I cannot remotely agree with Obama's position being "pushed to the left" but rather it is a fairly mainstream stance.

    I personally think most people haven't read all that much in their Christian Bibles and certainly haven't thought about some things all that much. Jesus was a radical reform preacher who basically called for an end to a number of old testament edicts, such as slavery, stoning for nonviolent crimes and the like.

    Obama seems to be calling for the same separation of church and State that Jesus called for in his "render unto Ceasar" pronouncement.

    Even so, you have no justification for questioning Obama's biblical knowlege with your statment that he was handed two passages by his staff. I would call that a clear violation of the "Bearing false witness" part of the "Thy shalt Nots".

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  3. Well said, Steve.
    And obviously you knew someone would attempt to over complicate a relatively simple issue.

    This is easy, James Dobson is a lying, blaspheming, in-it-for-the-money-not-the-lord piece of Jesus Pimp shit.

    That lying scumbag no more believes his own doctrine than any intelligent Christian does.
    His forked tongue moves only to manipulate the faithful into parting with their money, then encourages them to vote for traitors and fascists so he can keep robbing people with impunity.

    Fuck him and the whore that bore him. He's an insignificant Pig.

    Sharpton is and idiot too, but he has the Jesus factor correct where Dobson doesn't have it at all, much less correct.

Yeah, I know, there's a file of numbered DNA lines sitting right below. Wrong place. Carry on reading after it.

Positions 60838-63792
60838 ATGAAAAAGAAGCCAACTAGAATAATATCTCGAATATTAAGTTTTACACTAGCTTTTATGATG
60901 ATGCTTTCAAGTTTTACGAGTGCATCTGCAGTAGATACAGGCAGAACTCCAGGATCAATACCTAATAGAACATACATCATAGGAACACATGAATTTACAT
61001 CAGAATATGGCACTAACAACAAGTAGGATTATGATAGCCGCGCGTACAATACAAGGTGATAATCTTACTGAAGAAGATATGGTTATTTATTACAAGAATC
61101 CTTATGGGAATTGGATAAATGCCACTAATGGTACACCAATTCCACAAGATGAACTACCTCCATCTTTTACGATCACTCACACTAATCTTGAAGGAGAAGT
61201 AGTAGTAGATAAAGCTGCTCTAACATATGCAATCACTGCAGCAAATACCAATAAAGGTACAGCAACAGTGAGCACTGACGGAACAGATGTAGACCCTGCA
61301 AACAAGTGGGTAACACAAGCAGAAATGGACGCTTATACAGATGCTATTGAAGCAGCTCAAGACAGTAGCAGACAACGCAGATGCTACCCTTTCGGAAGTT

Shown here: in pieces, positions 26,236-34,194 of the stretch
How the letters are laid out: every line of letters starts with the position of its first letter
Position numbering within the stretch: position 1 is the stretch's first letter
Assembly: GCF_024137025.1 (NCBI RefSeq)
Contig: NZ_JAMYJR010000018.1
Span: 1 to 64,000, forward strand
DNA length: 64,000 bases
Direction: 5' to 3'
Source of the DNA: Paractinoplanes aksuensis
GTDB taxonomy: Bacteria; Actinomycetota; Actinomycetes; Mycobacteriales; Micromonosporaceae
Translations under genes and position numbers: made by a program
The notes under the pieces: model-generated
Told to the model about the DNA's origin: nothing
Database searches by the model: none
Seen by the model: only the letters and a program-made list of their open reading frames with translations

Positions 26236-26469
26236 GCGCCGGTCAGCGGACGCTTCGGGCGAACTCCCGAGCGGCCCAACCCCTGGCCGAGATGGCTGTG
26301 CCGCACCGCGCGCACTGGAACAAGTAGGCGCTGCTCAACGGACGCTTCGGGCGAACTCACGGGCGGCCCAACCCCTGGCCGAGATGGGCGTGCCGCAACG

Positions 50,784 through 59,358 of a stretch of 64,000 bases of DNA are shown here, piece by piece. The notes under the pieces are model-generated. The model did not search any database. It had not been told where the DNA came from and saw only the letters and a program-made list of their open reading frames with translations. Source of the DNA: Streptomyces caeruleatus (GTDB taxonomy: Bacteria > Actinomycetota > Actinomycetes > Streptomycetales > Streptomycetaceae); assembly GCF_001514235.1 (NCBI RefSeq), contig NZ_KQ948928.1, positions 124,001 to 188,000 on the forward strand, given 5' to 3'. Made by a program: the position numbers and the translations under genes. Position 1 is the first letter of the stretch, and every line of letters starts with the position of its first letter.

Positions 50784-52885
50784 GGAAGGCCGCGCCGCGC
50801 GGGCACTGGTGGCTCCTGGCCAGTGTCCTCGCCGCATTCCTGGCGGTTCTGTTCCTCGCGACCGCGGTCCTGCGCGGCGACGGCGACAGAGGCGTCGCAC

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  4. I knew when I stated the comment about Obama being handed the passages that I would hit some criticism, but for the most part what we are dealing with is a secular interpretation of religious texts. Let's not dwell on the specifics of Obama's approach, but you did buy into the idea that Obama was breaking with tradition in his statements on religion. I just ask for a bit of honesty when it comes to Obama's approach. It's not new; its not revolutionary-- it falls in line with the mainstream liberal agenda. When religion is mentioned by those on the right wing, it is condemned for being an attempt to further radical Christian ideals. But when someone on the left mentions religion with hopes of nullifying its influence on the masses, he or she is praised as being new and refreshing. I believe in the idea of a seperation of church and state, but in the process I only ask that my government not impede upon my interpretation of the Bible. Obama's statements on the Old and New Testaments try to belittle those who take them seriously in a blatant show of political expediency of Christianism .